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Selena Gomez Pens Powerful Essay on Immigration: ‘I Feel Afraid for My Country’

Selena Gomez Pens Powerful Essay on Immigration: ‘I Feel Afraid for My Country’

"The Dead Don't Die" New York Premiere

Selena Gomez has penned a touching essay on immigration, sharing how she feels afraid for the future of the country.

The 27-year-old singer shared her family history and escalating concerns in an editorial published by Time on Tuesday, in which she emphasized that immigration isn’t just about politics.

the singer recounts how her aunt crossed the border from Mexico to the United States in the back of a truck in the 1970s, before other family members followed later.

“My grandparents followed, and my father was born in Texas soon after,” the 27-year-old wrote. “In 1992, I was born a US citizen thanks to their bravery and sacrifice.”

"The Dead Don't Die" New York Premiere
Selena Gomez attends “The Dead Don’t Die” New York Premiere at Museum of Modern Art on June 10, 2019 in New York City. (Photo by Theo Wargo/Getty Images)

“Over the past four decades, members of my family have worked hard to gain United States citizenship. Undocumented immigration is an issue I think about every day, and I never forget how blessed I am to have been born in this country thanks to my family and the grace of circumstance.”

Gomez said that her family members have worked hard to gain U.S. citizenship, but “when I read the news headlines or see debates about immigration rage on social media, I feel afraid for those in similar situations. I feel afraid for my country.”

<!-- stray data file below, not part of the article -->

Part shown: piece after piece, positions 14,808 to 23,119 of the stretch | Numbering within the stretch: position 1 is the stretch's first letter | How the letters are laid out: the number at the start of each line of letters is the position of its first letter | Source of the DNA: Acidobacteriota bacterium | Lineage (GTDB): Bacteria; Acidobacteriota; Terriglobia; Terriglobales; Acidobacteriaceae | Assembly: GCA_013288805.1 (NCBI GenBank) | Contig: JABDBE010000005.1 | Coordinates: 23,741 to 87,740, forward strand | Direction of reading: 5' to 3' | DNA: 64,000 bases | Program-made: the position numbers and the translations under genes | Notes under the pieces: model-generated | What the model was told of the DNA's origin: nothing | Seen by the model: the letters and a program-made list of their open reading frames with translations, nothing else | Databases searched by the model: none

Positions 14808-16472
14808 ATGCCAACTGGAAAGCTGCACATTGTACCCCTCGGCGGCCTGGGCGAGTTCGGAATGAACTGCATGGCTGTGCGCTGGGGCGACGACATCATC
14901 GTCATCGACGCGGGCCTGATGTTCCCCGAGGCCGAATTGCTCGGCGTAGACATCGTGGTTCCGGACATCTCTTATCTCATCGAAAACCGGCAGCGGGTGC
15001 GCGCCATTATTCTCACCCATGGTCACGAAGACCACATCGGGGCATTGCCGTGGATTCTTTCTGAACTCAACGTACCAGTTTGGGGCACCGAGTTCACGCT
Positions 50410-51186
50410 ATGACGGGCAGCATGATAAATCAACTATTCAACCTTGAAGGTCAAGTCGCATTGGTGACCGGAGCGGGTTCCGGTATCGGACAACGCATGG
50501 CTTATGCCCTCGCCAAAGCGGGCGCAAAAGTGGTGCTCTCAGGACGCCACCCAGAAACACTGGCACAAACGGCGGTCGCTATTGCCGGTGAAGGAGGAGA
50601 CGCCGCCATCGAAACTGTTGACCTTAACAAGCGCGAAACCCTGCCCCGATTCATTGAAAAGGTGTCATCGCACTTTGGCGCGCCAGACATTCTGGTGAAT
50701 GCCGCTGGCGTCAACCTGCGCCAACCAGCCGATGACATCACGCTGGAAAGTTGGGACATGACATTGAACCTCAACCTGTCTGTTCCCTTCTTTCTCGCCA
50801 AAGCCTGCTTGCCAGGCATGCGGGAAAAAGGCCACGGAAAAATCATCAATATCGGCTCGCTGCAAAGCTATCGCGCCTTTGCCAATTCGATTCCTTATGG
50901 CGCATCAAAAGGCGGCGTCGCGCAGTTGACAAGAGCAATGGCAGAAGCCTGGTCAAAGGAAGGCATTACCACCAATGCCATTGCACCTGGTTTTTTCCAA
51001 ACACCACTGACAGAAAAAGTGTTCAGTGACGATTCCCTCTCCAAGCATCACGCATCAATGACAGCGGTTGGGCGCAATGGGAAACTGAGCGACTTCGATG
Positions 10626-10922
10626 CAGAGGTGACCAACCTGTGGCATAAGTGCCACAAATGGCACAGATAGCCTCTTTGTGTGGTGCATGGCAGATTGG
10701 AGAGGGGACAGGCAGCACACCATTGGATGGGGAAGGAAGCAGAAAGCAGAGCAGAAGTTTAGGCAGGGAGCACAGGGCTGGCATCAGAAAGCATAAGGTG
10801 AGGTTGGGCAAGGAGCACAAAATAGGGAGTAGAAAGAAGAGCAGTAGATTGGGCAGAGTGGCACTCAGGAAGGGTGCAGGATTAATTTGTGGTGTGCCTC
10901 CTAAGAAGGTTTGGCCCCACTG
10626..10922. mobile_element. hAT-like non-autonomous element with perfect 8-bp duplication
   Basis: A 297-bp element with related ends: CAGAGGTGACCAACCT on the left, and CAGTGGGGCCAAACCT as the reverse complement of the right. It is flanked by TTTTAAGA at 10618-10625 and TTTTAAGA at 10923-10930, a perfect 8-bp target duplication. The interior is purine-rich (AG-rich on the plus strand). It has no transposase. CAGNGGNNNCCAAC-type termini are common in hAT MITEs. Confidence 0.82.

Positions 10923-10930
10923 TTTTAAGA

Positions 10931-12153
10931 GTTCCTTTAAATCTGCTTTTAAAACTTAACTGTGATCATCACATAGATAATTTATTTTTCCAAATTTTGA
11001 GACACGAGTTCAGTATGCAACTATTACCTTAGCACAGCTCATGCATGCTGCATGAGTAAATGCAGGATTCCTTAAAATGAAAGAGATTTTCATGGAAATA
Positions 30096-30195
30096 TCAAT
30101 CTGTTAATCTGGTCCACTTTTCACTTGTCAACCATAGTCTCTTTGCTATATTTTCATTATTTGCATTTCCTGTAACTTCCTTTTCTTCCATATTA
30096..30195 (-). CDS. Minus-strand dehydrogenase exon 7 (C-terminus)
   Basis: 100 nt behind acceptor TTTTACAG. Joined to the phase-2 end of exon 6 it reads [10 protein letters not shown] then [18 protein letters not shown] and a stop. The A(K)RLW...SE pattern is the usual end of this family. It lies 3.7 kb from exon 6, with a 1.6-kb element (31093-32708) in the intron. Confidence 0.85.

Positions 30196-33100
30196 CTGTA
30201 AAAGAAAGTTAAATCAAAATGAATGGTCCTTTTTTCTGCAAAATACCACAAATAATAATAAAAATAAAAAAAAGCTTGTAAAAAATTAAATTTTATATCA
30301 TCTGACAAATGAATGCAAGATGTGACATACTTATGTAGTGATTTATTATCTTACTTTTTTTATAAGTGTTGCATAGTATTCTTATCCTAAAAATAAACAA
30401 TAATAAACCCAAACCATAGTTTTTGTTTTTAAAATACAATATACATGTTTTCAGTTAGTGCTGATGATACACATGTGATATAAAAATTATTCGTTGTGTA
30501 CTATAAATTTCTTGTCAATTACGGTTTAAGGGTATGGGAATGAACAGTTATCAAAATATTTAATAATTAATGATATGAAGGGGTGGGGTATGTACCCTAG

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Gomez expected criticism for involving herself in the Living Undocumented series, but wrote, “Fear shouldn’t stop us from getting involved and educating ourselves on an issue that affects millions of people in our country.”

“The truth is, the worst criticism I can imagine is still nothing compared to what undocumented immigrants face every day,” Gomez wrote.

"The Dead Don't Die" New York Premiere
Selena Gomez attends “The Dead Don’t Die” New York Premiere at Museum of Modern Art on June 10, 2019 in New York City. (Photo by Theo Wargo/Getty Images)

“As a Mexican-American woman I feel a responsibility to use my platform to be a voice for people who are too afraid to speak,” said Gomez. “And I hope that getting to know these eight families and their stories will inspire people to be more compassionate, and to learn more about immigration and form their own opinion.”

Living Undocumented will be available on Netflix October 2.

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